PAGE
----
Ron DeSantis formally asks U.S. Capitol to install Mary McLeod Bethune statue

Statue will replace one of Confederate Gen. Edmund Kirby Smith.

Gov. Ron DeSantis called officially for a statue of Mary McCleod Bethune to replace that of Edmund Kirby Smith in the U.S. Capitol.

The Governor sent Florida’s formal request for the change on the 144th anniversary of Bethune’s birth.

“Dr. Mary McLeod Bethune was an influential educator, leader and civil rights activist who became one of Florida’s and our nation’s most influential leaders,” DeSantis said.

The U.S. Capitol allows each state to commission two statues to stand in the National Statuary Hall.

Florida lawmakers in 2018 approved swapping a statue of Smith, a Confederate general, with Bethune, co-founder of Bethune-Cookman University.

“Dr. McLeod Bethune’s statue will represent the best of who we are as Floridians to visitors from around the world in our nation’s Capitol,” DeSantis said.

“Her legacy endures and will continue to inspire future generations.”

The Governor also noted the statue of Bethune will be the first in National Statuary Hall to honor a black American.

The Legislature originally elected to take down the statue of Smith in 2016 amid a national uproar about Confederate symbols.

Florida originally sent the statue of Smith to Washington for display in 1922, roughly 29 years after his death. An official biography of Smith on the U.S. Capitol website mentions his service in the Mexican War and that he resigned from the U.S. Army to join the Confederacy.

He served as chief of staff to General Joseph E. Johnston at Harpers Ferry and helped organize the Army of the Shenandoah. Ultimately, Smith surrendered the last military force of the Confederacy.

His statue will now be sent to the Lake County Historical Museum in Tavares.

Bethune, in contrast, is best known as one of America’s most important black educators, according to the National Women’s History Museum. A child of slaves, she took advantage of educational opportunities afforded to Southern blacks at the conclusion of the Civil War.

The South Carolina native ultimately moved to Palatka and in 1904 opened a boarding school, the precursor to Bethune-Cookman. During her life, she also fought for women’s right to vote.

And in 1936, President Franklin D. Roosevelt named her director of Negro Affairs of the National Youth Administration.

“The truth is Bethune embodies the best of Florida and the fact that an overwhelming majority of state lawmakers thought her accomplishments were worthy enough for this high honor bodes well for a state that is too often maligned for its eccentricities,” wrote state Sen. Perry Thurston, Jr., a Broward Democrat, in a Florida Politics guest column last year.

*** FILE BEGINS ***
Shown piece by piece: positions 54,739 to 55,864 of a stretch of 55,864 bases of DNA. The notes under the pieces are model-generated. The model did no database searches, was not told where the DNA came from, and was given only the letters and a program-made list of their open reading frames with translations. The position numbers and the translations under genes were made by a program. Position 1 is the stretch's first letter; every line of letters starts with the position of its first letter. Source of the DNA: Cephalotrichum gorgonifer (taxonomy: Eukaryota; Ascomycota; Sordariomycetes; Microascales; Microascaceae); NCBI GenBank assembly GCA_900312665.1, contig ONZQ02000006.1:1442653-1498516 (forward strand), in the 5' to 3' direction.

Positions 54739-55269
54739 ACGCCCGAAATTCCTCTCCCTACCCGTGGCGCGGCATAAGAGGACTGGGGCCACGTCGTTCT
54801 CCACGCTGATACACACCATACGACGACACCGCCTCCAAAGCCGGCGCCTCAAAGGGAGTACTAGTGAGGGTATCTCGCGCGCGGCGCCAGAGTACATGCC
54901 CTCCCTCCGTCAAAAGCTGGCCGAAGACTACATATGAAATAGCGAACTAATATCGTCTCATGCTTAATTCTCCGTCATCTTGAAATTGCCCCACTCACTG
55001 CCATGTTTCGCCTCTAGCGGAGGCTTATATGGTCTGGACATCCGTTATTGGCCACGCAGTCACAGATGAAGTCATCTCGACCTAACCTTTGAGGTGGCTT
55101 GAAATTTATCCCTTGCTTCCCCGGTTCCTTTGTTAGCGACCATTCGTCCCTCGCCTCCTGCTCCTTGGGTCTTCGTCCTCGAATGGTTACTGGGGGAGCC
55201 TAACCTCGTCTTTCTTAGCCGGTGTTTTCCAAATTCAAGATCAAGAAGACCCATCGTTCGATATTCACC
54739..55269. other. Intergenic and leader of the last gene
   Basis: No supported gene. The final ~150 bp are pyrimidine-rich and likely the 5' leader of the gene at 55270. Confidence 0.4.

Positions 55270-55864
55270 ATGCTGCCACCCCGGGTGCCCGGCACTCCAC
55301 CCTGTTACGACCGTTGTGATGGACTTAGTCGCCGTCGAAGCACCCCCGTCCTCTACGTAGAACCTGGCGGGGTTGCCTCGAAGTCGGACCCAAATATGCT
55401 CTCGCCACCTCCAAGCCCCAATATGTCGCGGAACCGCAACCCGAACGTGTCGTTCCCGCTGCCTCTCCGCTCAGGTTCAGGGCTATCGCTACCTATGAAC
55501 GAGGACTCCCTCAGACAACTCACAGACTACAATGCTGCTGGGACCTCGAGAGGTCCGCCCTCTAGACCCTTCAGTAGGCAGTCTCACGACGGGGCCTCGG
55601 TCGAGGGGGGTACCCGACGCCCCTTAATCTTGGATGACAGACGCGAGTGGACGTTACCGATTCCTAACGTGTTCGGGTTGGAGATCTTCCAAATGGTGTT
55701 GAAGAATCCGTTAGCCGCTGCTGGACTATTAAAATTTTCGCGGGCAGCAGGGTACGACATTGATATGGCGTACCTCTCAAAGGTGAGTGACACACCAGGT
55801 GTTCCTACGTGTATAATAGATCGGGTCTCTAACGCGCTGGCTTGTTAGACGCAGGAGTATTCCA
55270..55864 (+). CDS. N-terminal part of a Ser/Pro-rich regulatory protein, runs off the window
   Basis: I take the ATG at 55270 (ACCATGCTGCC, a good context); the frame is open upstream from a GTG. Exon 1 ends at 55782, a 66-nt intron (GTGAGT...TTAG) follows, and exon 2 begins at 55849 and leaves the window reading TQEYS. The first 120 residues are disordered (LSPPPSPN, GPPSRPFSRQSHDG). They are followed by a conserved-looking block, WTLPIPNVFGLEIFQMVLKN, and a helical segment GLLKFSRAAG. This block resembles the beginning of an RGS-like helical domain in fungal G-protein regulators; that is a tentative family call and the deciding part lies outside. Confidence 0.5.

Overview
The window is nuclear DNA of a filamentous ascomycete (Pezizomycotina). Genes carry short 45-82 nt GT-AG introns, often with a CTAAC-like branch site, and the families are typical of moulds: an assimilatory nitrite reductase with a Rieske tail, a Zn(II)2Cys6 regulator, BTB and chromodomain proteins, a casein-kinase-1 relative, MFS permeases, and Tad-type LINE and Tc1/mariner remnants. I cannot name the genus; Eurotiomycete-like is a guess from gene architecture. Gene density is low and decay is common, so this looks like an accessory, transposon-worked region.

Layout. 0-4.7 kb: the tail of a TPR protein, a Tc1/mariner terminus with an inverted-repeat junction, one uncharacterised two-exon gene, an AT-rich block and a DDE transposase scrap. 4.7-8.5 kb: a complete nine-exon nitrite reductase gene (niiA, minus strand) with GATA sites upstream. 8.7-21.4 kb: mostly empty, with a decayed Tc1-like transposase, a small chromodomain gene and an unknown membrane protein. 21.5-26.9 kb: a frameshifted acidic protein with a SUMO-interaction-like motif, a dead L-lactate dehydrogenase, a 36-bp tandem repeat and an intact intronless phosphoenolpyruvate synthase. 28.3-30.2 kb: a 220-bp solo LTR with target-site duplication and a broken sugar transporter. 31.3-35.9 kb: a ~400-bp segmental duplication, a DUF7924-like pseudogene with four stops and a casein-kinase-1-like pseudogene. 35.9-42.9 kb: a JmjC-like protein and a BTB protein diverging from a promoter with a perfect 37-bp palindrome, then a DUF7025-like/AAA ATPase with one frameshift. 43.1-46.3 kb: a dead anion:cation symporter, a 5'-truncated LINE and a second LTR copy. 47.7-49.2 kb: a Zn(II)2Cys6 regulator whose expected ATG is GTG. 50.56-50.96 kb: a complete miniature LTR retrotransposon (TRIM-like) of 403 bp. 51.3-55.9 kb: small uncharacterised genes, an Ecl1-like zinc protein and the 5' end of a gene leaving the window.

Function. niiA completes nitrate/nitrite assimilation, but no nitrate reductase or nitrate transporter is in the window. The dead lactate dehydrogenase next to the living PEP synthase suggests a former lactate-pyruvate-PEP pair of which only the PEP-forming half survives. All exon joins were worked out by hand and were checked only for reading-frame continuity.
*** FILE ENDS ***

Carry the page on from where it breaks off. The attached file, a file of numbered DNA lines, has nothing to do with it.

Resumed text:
Bethune-Cookman officials also heralded the changing of statues.

“This is an important milestone in the storied legacy of Dr. Mary McLeod Bethune, whose influence and ability to convene individuals for the common good across racial and political lines made her an asset to the City of Daytona Beach and the nation, at large, as she advised U.S. Presidents Calvin Coolidge, Herbert Hoover and Franklin D. Roosevelt,” said Dr. Clifford Porter, Bethune-Cookman University Vice President of Advancement.

State leaders agreed.

“I would like to thank Governor DeSantis for taking action today to move this process forward,” said Florida Secretary of State Laurel M. Lee.

“Dr. Mary McLeod Bethune was an accomplished Floridian whose efforts as an educator and civil rights activist made her one of our nation’s most notable figures. The Department of State looks forward to facilitating the process of placing a statue of Dr. Mary McLeod Bethune in National Statuary Hall.”

The new statue is slated to be complete in 2020.

Florida’s other statue honors John Gorrie, inventor of air conditioning.

Jacob Ogles

Jacob Ogles has covered politics in Florida since 2000 for regional outlets including SRQ Magazine in Sarasota, The News-Press in Fort Myers and The Daily Commercial in Leesburg. His work has appeared nationally in The Advocate, Wired and other publications. Events like SRQ’s Where The Votes Are workshops made Ogles one of Southwest Florida’s most respected political analysts, and outlets like WWSB ABC 7 and WSRQ Sarasota have featured his insights. He can be reached at [email protected]


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